Some 5-minute epoxy was mixed with a Popsicle stick and coated both places on the elevator where the horn and base would touch AND after the screws were inserted through the base, some epoxy was spread on the screws. This solved the problem as the screws might not have touched the base but they were close and I’m sure some epoxy seeped into the holes for the 4 screws making an epoxy ‘sandwich’. Like I said, it worked! Will miracles ever cease?
With the two control horns secured, it was back to gluing the horizontal stab to the fuselage. The good news is that there isn’t a way to get this crooked! But epoxy in the tail area is heavy so some 5-minute epoxy was applied thinly to the stab, pressed into position and then removed! Why remove it?
I wanted to see if the epoxy was making contact with the fuselage. Any spots not showing a transfer of glue requires some additional epoxy – again lightly. After placing the stab back on the fuselage a quick peek was taken to see if any glue was oozing out – should be any and there wasn’t.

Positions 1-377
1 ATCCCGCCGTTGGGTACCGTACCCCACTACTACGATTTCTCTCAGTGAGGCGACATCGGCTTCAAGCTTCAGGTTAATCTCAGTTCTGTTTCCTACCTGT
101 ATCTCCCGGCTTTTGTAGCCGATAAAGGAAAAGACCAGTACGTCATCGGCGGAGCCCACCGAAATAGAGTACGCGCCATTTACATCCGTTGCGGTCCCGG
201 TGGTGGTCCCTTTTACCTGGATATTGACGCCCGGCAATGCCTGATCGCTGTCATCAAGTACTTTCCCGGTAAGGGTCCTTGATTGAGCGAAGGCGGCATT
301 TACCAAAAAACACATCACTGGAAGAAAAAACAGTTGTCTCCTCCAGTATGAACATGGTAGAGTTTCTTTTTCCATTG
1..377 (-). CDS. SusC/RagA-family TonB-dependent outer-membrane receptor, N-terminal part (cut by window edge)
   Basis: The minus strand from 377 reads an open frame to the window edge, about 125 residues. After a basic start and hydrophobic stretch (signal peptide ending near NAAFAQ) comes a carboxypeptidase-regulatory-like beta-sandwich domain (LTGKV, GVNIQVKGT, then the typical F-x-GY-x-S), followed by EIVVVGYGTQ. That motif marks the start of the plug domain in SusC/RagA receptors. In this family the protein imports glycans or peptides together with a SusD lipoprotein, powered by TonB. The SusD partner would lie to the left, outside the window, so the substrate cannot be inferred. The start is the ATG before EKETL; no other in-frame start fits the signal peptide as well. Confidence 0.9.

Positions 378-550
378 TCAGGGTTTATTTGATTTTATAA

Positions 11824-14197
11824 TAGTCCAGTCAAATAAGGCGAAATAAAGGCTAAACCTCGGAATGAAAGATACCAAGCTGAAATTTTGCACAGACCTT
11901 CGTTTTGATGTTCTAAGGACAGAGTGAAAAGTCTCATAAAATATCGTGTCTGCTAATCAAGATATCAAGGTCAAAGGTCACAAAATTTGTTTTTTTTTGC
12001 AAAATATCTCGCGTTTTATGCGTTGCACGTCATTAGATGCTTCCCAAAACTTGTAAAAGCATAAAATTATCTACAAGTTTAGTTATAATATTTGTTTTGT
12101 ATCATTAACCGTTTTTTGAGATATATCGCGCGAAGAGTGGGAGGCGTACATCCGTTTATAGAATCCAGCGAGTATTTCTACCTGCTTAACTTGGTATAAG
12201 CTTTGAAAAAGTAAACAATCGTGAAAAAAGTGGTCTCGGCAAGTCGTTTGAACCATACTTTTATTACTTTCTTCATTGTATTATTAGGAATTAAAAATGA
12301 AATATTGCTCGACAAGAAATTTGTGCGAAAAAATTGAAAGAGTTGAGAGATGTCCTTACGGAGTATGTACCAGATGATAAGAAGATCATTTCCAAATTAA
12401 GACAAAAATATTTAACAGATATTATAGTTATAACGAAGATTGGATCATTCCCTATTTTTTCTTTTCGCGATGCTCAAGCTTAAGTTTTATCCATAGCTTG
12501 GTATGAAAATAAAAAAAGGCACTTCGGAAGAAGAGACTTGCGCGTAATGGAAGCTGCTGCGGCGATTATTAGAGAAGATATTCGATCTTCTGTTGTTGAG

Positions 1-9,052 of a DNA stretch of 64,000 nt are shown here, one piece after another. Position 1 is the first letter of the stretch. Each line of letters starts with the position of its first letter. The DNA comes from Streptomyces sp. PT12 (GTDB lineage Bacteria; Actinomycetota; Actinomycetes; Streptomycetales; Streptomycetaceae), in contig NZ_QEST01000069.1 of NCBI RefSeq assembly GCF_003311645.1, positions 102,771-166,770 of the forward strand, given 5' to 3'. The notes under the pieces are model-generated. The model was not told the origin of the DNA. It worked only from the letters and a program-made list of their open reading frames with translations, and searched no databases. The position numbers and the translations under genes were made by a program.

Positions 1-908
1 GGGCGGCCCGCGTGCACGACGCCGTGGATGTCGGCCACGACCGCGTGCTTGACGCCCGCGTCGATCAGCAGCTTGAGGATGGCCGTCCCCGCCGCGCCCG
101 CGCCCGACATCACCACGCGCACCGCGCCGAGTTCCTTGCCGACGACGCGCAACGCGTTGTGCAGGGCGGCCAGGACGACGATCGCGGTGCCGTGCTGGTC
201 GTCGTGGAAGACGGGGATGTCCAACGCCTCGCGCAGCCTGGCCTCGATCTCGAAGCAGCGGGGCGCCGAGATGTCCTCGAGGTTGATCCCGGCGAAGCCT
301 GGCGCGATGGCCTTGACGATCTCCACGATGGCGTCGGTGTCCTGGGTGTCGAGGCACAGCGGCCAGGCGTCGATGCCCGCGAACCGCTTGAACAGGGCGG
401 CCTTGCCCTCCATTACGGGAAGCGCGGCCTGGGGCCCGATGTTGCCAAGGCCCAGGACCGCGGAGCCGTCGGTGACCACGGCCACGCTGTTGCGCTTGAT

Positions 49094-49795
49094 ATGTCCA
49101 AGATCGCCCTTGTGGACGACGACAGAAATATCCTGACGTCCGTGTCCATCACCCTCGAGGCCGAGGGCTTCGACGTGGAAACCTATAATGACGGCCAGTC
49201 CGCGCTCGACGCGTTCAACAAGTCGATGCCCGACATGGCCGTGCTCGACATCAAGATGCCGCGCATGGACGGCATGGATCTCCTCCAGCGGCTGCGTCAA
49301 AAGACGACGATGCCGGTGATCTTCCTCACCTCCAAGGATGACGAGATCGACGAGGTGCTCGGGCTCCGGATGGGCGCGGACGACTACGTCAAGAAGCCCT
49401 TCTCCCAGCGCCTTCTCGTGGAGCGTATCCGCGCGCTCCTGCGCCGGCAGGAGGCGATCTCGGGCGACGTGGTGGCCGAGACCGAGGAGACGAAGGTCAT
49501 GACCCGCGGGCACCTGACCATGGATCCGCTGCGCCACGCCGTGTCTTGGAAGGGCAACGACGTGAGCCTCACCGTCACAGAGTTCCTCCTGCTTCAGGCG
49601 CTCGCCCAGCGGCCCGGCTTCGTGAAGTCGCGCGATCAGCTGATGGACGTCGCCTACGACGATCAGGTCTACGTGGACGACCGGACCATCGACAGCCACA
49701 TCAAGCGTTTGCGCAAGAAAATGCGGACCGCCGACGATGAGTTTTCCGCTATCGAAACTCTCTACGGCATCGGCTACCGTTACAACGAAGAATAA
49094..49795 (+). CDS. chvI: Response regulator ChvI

The same procedure was used on the vertical and everything lined up at a nice 90 degree angle. The control horn was installed before gluing. The tail wheel is part of the vertical and is secured in a plastic “U” shaped holder so it can move with the rudder. Nice scale tail wheel to boot!!!
Little bit of language differences as they do call the elevator the ‘flaps of elevator’ and control horns as “levers’ Nothing to get excited about and they do supply THREE separate manuals, one in English, one in German and the other in French.
The bottom wing next on the list and it fit perfectly – how do I know that? The two bolts that hold the wing in place threaded into their respective nuts without a hint of trouble. Again, the control horns for the ailerons were installed while the wing was free from the fuselage as was the aileron’s push rod. I feel it is easier to work on a part of the airplane as opposed to working on a whole airplane.
Remember those screws for the elevator and rudder being too short? Well for the ailerons two larger screws were used in the front of the control horn and two of the shorter ones on the rear portion – and they were all long enough to reach and go through the control horn’s base. In fact the two larger screws were a bit too long and a file brought them down to size.
Now came the part of assembly that all pilots of biplane hate: putting on the top wing! There are two sets of struts that have to be installed correctly or the biplane will not fly the way it is designed to fly. The first set that touches the fuselage are called the cabane struts.
These reach from the fuselage to the upper wing. If these are not aligned correctly, the top wing isn’t going to ‘fit’ properly and will affect flight performance.